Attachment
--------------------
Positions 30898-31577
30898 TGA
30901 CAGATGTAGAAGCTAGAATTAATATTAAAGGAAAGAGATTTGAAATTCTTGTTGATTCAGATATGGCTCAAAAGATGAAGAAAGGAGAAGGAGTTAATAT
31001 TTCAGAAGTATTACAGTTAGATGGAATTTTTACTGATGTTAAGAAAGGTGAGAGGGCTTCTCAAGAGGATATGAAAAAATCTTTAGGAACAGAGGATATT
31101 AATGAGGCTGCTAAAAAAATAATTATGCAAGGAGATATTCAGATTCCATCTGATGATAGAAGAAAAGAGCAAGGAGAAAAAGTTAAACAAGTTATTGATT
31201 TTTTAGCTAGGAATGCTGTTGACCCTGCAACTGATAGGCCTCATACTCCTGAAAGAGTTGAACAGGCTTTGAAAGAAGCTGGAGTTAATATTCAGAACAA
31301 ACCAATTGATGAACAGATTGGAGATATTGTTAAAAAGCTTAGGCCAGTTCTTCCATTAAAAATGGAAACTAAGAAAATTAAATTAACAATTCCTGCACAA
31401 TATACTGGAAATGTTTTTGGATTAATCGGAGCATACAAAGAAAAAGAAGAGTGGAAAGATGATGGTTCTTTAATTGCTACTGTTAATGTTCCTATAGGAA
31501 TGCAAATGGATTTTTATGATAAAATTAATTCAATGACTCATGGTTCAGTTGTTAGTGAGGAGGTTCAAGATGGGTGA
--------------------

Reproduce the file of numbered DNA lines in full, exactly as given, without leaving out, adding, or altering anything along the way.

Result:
Positions 30898-31577
30898 TGA
30901 CAGATGTAGAAGCTAGAATTAATATTAAAGGAAAGAGATTTGAAATTCTTGTTGATTCAGATATGGCTCAAAAGATGAAGAAAGGAGAAGGAGTTAATAT
31001 TTCAGAAGTATTACAGTTAGATGGAATTTTTACTGATGTTAAGAAAGGTGAGAGGGCTTCTCAAGAGGATATGAAAAAATCTTTAGGAACAGAGGATATT
31101 AATGAGGCTGCTAAAAAAATAATTATGCAAGGAGATATTCAGATTCCATCTGATGATAGAAGAAAAGAGCAAGGAGAAAAAGTTAAACAAGTTATTGATT
31201 TTTTAGCTAGGAATGCTGTTGACCCTGCAACTGATAGGCCTCATACTCCTGAAAGAGTTGAACAGGCTTTGAAAGAAGCTGGAGTTAATATTCAGAACAA
31301 ACCAATTGATGAACAGATTGGAGATATTGTTAAAAAGCTTAGGCCAGTTCTTCCATTAAAAATGGAAACTAAGAAAATTAAATTAACAATTCCTGCACAA
31401 TATACTGGAAATGTTTTTGGATTAATCGGAGCATACAAAGAAAAAGAAGAGTGGAAAGATGATGGTTCTTTAATTGCTACTGTTAATGTTCCTATAGGAA
31501 TGCAAATGGATTTTTATGATAAAATTAATTCAATGACTCATGGTTCAGTTGTTAGTGAGGAGGTTCAAGATGGGTGA